Heed to Backgrounds

The old YouTube
The new YouTube
YouTube launched it’s new design for all users on Thursday afternoon. The reviews are in, and the majority of sites commenting on the changes have chosen to focus entirely on the new features, ignoring the new look and feel. I don’t know how I feel about this. Design is an important part of my life, yet I understand that it’s a peripheral concern for most people. It’s a function over form nation we live in, which makes sense, considering good design is something that has to be learned to be appreciated. That doesn’t mean it’s right.
When I checked out the new design on YouTube, what struck me first was not the increased number of features or Google’s attempts at increasing social networking presence and integrating channels. Rather, it was the numerous little ways the design could be tweaked to make it vastly better. A margin here, a font there, another margin over there, a color here. I’m a developer, not a designer, but even I could recognize the litany of freshman design mistakes the folks over at YouTube made. I could run through a complete list of the issues I found, but instead I’m going to focus on one area of website design that doesn’t get as much consideration as it should, and is also where I feel the new YouTube site is lacking. Specifically, background color.
Before writing this, I did a search on Google for “background color is important.” Most of the links on the first page had to do with CSS, that is, real background colors, not the idea that choosing the right color is important. One link had the promising headline, “Importance of Colors in Web Site Design.” From 2008, the article focuses on the various moods a color could put the user in, and what color choices say about the company that deploys them. It’s some real hippie shit. Besides recommending that designers stick to web-safe colors (HA!), one of the highlights reads, “red : Red is the most emotionally vivid color and may cause a [sic] faster breathing. It symbolizes energy, action, confidence and passion.”
Changing the wording of the search query doesn’t improve things, either. Clearly, background color is something that has gotten short shrift when it comes to design theory.
On YouTube, the change in background color, from white to a very light grey, struck me as bizarre. The old design was never all that good, either, but it was immediately recognizable. YouTube had a look. A cluttered, unwieldy look (worse now), but one a user had burned into their brain. After seeing the new design, I realized that a big part of that was due to the stark white of the background. As important as the little tv screen in the logo, the white of the background had come to be a part of YouTube’s brand.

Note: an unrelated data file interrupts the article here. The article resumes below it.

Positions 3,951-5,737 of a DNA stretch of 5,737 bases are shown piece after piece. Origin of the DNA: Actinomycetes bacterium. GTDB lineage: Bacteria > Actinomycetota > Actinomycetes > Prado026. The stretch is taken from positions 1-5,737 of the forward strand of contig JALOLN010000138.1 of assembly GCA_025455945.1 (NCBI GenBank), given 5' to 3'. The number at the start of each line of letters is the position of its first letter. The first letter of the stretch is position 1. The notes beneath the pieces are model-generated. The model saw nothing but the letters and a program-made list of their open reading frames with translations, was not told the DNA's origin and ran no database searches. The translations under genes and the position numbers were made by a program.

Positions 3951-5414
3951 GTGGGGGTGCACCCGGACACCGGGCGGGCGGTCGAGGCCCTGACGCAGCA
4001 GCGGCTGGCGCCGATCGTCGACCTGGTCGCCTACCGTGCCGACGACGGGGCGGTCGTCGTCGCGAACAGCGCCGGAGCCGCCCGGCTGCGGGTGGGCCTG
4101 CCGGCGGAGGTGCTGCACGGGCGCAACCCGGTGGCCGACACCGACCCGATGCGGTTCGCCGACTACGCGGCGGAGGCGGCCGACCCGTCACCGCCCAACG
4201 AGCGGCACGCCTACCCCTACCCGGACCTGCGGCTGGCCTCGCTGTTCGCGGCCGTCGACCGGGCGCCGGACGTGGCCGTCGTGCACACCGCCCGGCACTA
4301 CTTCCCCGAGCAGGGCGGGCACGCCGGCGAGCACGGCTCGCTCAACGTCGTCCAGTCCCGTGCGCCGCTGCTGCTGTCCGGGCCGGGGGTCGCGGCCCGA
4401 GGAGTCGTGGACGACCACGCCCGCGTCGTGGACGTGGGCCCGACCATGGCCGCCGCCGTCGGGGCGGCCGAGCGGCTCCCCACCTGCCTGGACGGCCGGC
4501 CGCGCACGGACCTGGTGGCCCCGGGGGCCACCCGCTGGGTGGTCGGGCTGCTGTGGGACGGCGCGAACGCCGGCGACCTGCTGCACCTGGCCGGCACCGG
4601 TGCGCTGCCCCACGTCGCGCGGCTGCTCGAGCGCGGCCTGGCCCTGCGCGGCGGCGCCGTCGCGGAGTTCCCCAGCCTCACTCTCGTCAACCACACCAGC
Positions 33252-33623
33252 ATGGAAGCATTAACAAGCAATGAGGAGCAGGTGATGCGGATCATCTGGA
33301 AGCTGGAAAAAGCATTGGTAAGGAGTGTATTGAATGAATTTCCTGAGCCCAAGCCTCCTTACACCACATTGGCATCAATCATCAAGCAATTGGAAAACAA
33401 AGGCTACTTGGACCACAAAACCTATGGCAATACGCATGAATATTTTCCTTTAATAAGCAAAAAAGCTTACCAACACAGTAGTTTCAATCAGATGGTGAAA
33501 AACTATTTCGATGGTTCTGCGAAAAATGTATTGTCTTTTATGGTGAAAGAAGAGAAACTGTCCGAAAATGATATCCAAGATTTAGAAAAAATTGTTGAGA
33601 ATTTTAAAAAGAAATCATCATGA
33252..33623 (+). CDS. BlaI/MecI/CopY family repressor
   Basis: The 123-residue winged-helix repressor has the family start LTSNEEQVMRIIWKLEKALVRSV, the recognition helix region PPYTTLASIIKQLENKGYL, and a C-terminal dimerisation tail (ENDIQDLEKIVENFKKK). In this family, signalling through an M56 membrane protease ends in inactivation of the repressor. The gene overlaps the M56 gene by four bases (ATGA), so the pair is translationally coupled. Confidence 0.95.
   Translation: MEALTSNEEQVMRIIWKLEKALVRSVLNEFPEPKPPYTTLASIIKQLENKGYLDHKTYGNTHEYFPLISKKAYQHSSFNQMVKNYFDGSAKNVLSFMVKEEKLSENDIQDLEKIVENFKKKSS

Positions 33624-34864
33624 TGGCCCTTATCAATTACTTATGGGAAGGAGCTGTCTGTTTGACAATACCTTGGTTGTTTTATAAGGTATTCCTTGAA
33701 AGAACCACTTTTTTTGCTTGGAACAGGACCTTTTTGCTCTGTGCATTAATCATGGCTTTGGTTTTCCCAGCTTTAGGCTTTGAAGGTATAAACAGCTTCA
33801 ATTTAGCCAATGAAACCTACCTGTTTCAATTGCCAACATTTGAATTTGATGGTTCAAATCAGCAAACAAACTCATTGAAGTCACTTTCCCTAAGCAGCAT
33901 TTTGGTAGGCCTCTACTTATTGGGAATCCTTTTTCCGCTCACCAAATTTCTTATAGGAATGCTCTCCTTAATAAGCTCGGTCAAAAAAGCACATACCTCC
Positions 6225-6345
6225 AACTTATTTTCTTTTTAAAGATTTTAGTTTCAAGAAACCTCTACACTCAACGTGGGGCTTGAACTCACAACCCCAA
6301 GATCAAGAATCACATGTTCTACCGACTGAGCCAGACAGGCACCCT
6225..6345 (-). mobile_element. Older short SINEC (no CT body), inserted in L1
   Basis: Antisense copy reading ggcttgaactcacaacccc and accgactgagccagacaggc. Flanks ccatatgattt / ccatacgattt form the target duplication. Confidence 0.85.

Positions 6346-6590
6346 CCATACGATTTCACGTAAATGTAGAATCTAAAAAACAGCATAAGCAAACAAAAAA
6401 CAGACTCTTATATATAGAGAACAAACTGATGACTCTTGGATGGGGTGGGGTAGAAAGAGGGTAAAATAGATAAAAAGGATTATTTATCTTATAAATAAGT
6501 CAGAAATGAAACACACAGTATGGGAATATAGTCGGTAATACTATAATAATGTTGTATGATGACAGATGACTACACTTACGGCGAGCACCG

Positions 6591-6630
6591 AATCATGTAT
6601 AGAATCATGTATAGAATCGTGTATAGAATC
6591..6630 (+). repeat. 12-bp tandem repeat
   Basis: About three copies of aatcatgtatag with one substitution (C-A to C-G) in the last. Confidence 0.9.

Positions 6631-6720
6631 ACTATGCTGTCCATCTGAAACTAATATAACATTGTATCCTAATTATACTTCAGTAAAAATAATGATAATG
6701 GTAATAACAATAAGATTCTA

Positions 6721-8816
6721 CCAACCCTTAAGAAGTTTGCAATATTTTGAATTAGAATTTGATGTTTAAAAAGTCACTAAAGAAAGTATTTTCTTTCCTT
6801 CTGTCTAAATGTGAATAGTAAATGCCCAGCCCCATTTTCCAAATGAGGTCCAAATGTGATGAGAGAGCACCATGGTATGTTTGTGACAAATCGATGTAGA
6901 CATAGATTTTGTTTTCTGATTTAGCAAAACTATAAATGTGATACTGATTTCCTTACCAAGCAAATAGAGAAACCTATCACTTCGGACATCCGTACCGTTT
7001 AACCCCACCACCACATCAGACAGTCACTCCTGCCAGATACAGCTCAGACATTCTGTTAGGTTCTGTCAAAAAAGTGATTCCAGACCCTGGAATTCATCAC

It’s odd to think that a background color on a web page could be considered within a brand’s color palette, but think about it just a little bit and it begins to make total sense. In print, the majority of the time designers work with, and readers are exposed to, white paper. It becomes something we expect, something we ignore, something we take for granted. On the web, however, a background color can be changed without going through the expense of using a special paper stock or even covering the page with ink. It’s as simple as changing a few characters in the style sheet. As such, there’s a lot more variety out there on the web when it comes to the surface upon which the content lives.
YouTube’s white, then, was just as important to the site’s look and feel as is ESPN’s red to grey gradient, or facebook’s blue header, or Daring Fireball’s dark grey, etc. Change any of those, and the sites would feel a little alien. In some cases drastically different, even without rearranging all the pieces on the screen.